Steve Lafleur: Despite Detroit’s struggles, Michigan continues to outshine Ontario

The cross-border comparison highlights just how far Ontario is falling behind
The Detroit skyline is shown from the Detroit River on May 12, 2020. Paul Sancya/AP Photo.

I’m sitting in an old hotel lounge in Detroit. Its best days are behind it, but so are its worst. Beneath the new paint and furnishings, you can see the toll time and neglect have taken. In some ways, it adds to the charm. The place has stories to tell.

Detroit is a stark contrast with Toronto. Toronto is dealing with the problems of success. We’ve struggled to keep up with the number of people who want to move here. Detroit is dealing with the problems of long-term decline. They have to try hard to attract people. Michigan and Ontario also contrast, but maybe not how you’d expect. We’ll get to that later.

Detroit is the poster child for urban decline in North America. Detroit was the birthplace of the automobile and a prototype for a modern, car-centric metropolis. That model failed as the automobile allowed people to move out of the city altogether. The tax base collapsed, and maintaining the city’s services and infrastructure became increasingly difficult. 

During the 2000s the local government decided that the city needed to “shrink” since it was too expensive to service. So it began knocking down some derelict neighbourhoods while auctioning vacant homes in hopes of attracting more ratepayers. This was too little, too late. The City went bankrupt in 2013.

Things have been looking up for Detroit since it went bust. If you arrive expecting Downtown to be dodgy, you’re going to be shocked. Most Downtown hotels go for over $300 now. It’s packed with tourists coming in for concerts and ballgames. It doesn’t look like anything out of an Eminem song. Of course, many parts of the sprawling city are still undeniably struggling. But a healthy downtown gives the city a ballast. It’s a reason to come to the city and spend money. It also means that businesses can operate in the city with confidence, knowing they’ll be able to attract employees who feel comfortable going to a downtown office in the not-so-long-ago derelict city.

Progress is palpable. You don’t have to talk to many people before you realize there’s some optimism about the state of the city. 

The last time I was in Detroit I met a 30-something audio technician. He’d moved to Midtown from Buffalo a few years ago. I asked him why, and his answer was simple: it’s a bigger market, so there are more opportunities for someone working in a niche industry.

Detroit is in some respects a testament to the resilience of cities. Detroit faces all kinds of challenges —financial, logistical, reputational. Yet, people still move here.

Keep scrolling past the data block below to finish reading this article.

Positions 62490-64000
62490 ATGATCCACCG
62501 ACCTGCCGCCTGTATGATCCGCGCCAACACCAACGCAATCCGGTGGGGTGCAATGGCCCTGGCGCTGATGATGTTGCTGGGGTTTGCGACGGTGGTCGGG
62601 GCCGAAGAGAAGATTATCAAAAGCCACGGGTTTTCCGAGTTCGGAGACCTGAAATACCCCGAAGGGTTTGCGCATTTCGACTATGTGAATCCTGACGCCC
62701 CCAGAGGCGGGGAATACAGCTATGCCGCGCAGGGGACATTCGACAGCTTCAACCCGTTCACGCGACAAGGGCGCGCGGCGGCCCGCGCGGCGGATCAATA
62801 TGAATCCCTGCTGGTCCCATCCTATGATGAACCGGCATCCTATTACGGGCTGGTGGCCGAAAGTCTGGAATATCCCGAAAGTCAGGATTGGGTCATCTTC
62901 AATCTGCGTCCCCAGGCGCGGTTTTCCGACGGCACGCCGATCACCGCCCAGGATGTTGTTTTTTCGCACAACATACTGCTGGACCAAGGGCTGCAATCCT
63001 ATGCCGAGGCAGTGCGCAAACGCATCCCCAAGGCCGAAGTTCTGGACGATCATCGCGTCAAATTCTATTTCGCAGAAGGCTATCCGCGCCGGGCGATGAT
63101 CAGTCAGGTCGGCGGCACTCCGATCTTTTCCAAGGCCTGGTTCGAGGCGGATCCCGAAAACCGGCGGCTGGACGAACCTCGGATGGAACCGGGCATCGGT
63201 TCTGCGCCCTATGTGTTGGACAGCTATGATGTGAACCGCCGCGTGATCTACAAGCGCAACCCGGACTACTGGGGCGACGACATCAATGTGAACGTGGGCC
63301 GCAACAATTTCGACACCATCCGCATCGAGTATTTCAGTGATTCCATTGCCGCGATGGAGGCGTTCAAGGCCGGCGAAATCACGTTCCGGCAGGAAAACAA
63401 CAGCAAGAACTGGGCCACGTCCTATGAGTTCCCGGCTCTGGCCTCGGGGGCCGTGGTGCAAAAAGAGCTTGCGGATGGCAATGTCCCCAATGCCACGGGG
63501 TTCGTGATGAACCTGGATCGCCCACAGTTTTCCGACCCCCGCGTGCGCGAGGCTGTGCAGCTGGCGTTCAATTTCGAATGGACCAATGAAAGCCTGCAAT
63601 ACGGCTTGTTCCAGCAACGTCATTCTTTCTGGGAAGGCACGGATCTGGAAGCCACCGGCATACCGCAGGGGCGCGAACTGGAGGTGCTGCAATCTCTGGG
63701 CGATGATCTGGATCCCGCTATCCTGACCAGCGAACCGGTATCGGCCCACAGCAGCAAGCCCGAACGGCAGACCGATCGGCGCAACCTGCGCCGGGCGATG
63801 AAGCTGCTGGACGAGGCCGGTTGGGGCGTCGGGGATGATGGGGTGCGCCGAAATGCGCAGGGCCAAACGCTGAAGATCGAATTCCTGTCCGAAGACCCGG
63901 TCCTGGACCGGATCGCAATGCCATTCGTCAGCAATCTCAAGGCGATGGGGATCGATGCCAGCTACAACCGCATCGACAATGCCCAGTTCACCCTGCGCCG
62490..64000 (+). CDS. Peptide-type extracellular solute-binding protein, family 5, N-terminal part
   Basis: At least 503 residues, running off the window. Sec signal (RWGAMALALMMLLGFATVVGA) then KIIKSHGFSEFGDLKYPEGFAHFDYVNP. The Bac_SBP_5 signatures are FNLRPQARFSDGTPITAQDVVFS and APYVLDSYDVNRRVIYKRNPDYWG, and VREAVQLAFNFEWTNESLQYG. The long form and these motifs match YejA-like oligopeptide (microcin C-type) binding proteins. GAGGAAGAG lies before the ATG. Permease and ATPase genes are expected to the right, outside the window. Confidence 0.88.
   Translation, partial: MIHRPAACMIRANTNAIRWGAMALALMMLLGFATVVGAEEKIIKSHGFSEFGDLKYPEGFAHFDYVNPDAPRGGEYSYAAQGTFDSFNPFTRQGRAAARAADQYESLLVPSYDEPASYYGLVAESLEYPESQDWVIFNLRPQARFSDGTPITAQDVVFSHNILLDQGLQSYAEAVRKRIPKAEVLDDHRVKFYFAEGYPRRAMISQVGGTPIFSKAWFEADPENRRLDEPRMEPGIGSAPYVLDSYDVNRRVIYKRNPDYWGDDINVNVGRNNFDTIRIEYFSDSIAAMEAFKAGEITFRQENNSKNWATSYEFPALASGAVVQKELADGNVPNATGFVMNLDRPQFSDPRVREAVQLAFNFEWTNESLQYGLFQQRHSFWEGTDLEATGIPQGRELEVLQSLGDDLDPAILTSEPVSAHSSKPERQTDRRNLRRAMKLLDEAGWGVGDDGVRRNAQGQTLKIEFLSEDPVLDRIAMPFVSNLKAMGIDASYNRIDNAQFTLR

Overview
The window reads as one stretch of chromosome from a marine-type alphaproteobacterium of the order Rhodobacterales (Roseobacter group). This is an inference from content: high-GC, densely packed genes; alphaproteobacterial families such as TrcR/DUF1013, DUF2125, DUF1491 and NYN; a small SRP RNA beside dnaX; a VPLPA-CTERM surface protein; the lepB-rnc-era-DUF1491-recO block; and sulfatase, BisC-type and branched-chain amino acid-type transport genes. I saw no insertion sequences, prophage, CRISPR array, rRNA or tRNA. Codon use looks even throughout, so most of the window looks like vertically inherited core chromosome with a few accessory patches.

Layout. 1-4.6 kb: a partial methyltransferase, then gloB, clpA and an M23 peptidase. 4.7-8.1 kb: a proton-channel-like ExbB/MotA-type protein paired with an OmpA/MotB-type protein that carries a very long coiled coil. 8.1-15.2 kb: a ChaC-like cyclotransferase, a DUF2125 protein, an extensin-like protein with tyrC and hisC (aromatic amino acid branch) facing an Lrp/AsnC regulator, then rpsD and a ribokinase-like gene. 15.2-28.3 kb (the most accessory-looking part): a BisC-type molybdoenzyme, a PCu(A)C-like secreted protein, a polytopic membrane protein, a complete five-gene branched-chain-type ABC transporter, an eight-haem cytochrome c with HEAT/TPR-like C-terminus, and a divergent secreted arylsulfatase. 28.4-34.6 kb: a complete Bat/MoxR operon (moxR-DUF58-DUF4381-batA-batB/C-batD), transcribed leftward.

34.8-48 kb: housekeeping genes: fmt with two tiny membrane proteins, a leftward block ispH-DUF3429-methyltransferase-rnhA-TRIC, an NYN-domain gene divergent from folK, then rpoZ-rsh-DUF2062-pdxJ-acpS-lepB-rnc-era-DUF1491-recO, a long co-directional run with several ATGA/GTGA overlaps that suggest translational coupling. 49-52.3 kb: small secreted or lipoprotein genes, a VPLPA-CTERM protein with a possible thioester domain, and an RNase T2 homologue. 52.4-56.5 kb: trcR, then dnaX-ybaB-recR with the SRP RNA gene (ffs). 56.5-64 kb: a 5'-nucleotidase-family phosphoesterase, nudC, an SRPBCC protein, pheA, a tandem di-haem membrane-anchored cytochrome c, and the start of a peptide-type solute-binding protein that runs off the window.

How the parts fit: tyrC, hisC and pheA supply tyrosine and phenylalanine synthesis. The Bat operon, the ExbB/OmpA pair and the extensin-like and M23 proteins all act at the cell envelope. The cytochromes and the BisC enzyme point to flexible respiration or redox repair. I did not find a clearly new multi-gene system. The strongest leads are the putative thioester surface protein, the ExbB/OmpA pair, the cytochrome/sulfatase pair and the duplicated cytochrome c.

It’s helpful to think about cities as labour markets to understand why Detroit is still standing. Having a large number of people together in one place means there are a lot of prospective employees, and a lot of jobs. Urban labour markets are good at matching people to jobs. Circling back to the audio technician I met, he had some opportunities in Buffalo. He just had more in Detroit, which is more than twice as big. More workers means more customers.

What may surprise you is that despite all of Detroit’s challenges, Michigan is a wealthier jurisdiction than Ontario. It seems weird that a state whose major city is known for urban blight would be more prosperous than a province with a major global city like Toronto. Yet, as University of Calgary economist Trevor Tombe recently pointed out in these pages, Michigan’s per capita GDP was around $7000 higher than Ontario’s in 2022. 

Ontario isn’t just lagging behind Michigan, but most American states. Our GDP per capita is just ahead of Alabama, which is in the bottom ten states and provinces (ahead of five provinces—also alarming). 

There are a lot of lessons we could learn from Detroit and Michigan as a whole. But things we should and should not do. My purpose here is more of a benchmarking exercise. 

The reason we’re lagging is both simple and complex: productivity. Canada’s productivity has lagged behind the United States for decades. But why and what to do about it are much more complicated questions. Questions we need answers to—fast.

Michigan is a state we associate with poverty, decline, and bad sports teams (notwithstanding the fact that I saw the Tigers pitch a no-hitter against the Blue Jays last week). Yet, they’re eating our lunch. This should alarm Ontarians.

Toronto is on the cusp of becoming a world-class city (though it has a lot of work to do). But a lot of the province has been left behind. While Toronto and many GTA adjacent municipalities (as well as Ottawa) have done relatively well, large swaths of Northern, Eastern, and Southwestern Ontario have not.

Michigan also has regional challenges. We’ve all heard of Michael Moore’s hometown Flint, for instance. But cities like Grand Rapids and Ann Arbour are doing very well. If Ontario wants to catch up with Michigan, let alone wealthier Great Lakes states like Pennsylvania or Minnesota, we need prosperity to expand beyond a loose ring around Toronto and Ottawa. Toronto outshining Detroit isn’t enough.

While Detroit itself may not be thriving, it’s still standing. When you look past the patchy roads and underused surface parking lots, you see the artifacts of a great city, yearning to be great again. It’s an underdog story if there ever was one. Detroit vs Everybody. 

Yet, with its largest city on the ropes, Michigan is running ahead of Ontario. Maybe despite appearances, we’re the underdogs in this story. We should act like it.

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